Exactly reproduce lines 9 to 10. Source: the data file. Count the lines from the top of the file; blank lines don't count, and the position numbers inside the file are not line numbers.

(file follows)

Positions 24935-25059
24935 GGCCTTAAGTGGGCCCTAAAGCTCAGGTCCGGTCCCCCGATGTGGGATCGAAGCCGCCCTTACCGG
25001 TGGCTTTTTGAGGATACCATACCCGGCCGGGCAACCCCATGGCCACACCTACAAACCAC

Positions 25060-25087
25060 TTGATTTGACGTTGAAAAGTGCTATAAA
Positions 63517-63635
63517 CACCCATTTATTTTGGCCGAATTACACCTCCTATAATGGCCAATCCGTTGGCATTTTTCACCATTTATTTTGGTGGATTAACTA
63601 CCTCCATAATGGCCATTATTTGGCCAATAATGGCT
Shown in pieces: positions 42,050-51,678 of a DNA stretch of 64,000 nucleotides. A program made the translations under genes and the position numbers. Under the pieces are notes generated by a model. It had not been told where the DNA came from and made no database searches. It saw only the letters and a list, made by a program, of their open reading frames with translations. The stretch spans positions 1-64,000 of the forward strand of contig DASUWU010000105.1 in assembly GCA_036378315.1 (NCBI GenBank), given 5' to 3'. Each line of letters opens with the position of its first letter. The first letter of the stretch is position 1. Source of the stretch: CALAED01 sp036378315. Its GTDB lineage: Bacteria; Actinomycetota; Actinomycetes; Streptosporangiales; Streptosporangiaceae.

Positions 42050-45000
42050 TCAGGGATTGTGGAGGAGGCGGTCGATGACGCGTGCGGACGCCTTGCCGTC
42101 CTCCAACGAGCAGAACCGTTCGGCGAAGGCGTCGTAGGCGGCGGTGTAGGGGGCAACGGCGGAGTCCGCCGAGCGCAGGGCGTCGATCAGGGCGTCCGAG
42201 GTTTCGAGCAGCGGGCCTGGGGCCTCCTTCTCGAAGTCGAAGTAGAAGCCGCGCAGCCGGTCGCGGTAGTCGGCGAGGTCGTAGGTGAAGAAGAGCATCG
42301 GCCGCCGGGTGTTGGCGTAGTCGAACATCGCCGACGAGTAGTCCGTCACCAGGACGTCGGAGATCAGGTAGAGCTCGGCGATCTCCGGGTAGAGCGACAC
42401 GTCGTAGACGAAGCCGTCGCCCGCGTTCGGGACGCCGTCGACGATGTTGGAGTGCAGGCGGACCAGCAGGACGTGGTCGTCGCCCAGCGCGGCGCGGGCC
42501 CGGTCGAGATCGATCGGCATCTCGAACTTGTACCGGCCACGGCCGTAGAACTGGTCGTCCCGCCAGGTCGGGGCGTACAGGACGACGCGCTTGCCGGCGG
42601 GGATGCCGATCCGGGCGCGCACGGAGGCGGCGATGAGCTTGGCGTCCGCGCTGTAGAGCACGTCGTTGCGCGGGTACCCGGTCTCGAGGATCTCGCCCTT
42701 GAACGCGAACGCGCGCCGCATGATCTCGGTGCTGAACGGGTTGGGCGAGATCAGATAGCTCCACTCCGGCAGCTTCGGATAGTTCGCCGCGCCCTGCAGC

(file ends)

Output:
Shown in pieces: positions 42,050-51,678 of a DNA stretch of 64,000 nucleotides. A program made the translations under genes and the position numbers. Under the pieces are notes generated by a model. It had not been told where the DNA came from and made no database searches. It saw only the letters and a list, made by a program, of their open reading frames with translations. The stretch spans positions 1-64,000 of the forward strand of contig DASUWU010000105.1 in assembly GCA_036378315.1 (NCBI GenBank), given 5' to 3'. Each line of letters opens with the position of its first letter. The first letter of the stretch is position 1. Source of the stretch: CALAED01 sp036378315. Its GTDB lineage: Bacteria; Actinomycetota; Actinomycetes; Streptosporangiales; Streptosporangiaceae.

Positions 42050-45000